SRPG Game 2 – Little Master Wrap-up

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Little Master: Legend of Likebahn (リトルマスター ライクバーンの伝説)
Release Date: 4/19/1991 
System: Game Boy 
Developer: Zener Works 
Publisher: Intellimedia

  1. Turn type: Player turn/enemy turn.
  2. Maps: Small. Terrain gives bonuses. Gimmicks on each stage.
  3. Character customization: None.
  4. Character development: Standard XP level system. Max level is 8, but monsters can be combined at temples to change to better monsters.
  5. Party size: 7 is the most you can send out on a map; I’m not sure what the maximum size of your party is. You can get additional monsters from buildings on certain maps.
  6. Equipment: The game has no items or equipment.
  7. Game flow: Most of the stages can be repeated. No exploration. No alternate paths or secret maps.
  8. Saving: Any time. There is something odd (or perhaps glitched) with the saving though; sometimes it will restart you at the beginning of the level if you reload, but with your XP intact. If you get a game over, you have to reset before you’re actually returned to the world map or it will auto save you there and you’ll have to do the stage again.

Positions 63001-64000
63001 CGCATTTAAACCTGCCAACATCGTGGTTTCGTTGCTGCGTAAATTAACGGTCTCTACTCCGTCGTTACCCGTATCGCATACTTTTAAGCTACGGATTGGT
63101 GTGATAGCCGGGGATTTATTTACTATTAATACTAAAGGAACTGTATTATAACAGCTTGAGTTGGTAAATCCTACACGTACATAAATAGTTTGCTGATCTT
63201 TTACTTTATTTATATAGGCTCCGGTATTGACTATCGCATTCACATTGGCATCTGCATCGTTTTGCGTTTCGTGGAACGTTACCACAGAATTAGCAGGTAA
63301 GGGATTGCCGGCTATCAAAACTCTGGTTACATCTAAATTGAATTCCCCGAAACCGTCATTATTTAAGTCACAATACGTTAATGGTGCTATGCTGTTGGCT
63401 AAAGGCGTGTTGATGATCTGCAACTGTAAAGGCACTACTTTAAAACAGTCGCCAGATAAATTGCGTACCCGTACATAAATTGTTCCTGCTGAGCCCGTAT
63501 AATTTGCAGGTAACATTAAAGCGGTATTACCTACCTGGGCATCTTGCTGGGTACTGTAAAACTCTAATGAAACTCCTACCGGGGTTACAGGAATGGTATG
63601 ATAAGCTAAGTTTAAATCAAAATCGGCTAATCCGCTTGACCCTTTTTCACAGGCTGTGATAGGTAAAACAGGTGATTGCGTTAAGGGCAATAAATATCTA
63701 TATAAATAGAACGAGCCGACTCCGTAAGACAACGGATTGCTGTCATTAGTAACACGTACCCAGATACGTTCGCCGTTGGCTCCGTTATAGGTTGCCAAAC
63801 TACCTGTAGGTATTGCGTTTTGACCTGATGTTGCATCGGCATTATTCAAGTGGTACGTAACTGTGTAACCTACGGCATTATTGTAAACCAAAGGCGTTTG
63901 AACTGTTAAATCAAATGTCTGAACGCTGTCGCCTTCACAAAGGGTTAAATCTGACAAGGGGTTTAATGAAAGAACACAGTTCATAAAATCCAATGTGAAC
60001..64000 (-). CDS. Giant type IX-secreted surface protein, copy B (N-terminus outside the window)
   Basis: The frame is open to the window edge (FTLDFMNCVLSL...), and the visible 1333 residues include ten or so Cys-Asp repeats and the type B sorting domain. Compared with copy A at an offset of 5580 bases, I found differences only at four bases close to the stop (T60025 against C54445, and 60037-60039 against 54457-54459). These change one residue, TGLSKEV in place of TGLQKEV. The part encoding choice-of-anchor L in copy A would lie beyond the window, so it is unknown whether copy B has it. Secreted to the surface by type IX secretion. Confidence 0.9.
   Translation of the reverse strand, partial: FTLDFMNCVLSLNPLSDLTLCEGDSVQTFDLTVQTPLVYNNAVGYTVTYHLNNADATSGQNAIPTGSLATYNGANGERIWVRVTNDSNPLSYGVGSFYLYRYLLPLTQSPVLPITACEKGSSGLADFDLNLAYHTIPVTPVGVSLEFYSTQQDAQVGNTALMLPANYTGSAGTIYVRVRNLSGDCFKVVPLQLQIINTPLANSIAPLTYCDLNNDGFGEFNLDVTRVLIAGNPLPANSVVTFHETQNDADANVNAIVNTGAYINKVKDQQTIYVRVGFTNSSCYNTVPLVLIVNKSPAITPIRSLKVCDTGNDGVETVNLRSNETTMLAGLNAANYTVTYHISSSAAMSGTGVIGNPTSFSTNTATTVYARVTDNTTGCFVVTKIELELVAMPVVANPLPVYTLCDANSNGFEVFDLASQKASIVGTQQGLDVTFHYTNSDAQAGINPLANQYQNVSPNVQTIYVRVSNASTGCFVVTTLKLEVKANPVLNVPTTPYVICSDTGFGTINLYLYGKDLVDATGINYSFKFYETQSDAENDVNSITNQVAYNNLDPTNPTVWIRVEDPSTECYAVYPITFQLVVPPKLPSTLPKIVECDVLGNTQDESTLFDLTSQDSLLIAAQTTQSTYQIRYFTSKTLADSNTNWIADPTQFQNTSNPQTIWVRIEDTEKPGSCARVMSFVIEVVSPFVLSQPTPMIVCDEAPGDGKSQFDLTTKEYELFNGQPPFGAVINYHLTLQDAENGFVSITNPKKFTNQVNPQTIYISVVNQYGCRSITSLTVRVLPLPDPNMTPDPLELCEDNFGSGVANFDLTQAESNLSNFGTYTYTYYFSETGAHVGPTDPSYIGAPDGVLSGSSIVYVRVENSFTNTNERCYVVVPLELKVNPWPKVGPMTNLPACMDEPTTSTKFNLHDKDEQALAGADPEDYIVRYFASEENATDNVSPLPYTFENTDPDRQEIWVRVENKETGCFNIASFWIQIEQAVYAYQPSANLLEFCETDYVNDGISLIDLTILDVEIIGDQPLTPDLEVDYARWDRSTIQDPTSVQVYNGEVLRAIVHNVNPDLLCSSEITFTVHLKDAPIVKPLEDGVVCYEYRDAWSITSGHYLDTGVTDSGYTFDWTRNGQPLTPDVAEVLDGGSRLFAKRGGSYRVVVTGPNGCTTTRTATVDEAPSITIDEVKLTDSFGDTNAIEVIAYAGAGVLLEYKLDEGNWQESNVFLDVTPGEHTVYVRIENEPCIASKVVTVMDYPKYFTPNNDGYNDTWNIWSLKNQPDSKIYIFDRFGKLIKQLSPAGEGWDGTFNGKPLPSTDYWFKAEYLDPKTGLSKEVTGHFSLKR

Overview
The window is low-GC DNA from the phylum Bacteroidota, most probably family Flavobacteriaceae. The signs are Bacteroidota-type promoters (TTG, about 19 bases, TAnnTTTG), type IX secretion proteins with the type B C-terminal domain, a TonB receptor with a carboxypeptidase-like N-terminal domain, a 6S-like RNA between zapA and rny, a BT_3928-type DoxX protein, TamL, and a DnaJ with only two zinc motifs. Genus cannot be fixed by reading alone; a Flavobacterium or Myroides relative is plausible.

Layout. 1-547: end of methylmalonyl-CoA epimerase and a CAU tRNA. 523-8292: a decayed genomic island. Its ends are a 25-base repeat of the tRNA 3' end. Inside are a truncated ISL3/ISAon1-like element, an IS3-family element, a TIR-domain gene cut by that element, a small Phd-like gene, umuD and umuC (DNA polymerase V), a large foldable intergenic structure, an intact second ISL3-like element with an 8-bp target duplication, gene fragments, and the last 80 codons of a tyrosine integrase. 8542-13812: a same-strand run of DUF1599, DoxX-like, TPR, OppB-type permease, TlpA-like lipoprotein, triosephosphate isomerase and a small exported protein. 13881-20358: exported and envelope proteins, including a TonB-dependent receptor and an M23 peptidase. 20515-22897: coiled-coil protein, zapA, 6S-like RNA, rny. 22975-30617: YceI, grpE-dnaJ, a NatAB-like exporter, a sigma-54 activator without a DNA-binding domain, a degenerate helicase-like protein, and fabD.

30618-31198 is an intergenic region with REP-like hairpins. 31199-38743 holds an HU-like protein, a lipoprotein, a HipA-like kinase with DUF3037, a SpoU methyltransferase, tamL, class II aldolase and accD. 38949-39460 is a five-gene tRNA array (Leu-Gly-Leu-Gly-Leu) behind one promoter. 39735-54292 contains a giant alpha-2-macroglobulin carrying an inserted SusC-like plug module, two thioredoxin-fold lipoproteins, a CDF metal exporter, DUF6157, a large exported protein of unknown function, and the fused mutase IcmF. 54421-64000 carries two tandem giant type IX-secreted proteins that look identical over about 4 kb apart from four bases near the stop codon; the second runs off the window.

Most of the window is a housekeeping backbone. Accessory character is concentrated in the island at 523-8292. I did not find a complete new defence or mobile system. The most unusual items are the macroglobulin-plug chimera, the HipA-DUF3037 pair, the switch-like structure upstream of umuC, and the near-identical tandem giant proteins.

9. Death: When a unit reaches 0 HP it is removed from the map and loses all XP (but retains level).


Games for the Game Boy were always “lesser” than games for the home consoles — not that the games were automatically less fun on the portable system, but they tended to be less ambitious, smaller, easier to play, and shorter. Some of this is due to the limitations of the hardware, but sometimes it’s simply developer laziness or the audience perception. This game has only 15 small stages compared to Fire Emblem’s 25 medium-to-large ones. Little Master 2, which came out a year later, has 34 stages, so it would not seem that the developers were hardware limited here.

This game does have some interesting features. They tried to differentiate the maps by putting gimmicks in (like tornadoes that randomly move characters, or graves that spawn zombies). The monster combination system has a lot of potential. The main problem with it is that unless you repeat stages, it’s hard to build your monsters up to the point where you can combine them to make a lot of different units. And it’s not really necessary because Moomoo and your hero are strong enough to beat the majority of the game (maybe the whole game) themselves. This does increase the replay value and length, something I would have appreciated as a kid when I only got a few games a year. I can see having fun playing the early stages repeatedly to level my monsters and make the most powerful ones. But it’s not necessary.

In 2018 there’s not much reason to play this unless you’re a huge Game Boy fan. Even if the gameplay seems appealing, I have a feeling that the 2nd and 3rd games in the series are better, but we’ll see shortly. There is a translation patch for this game, however.

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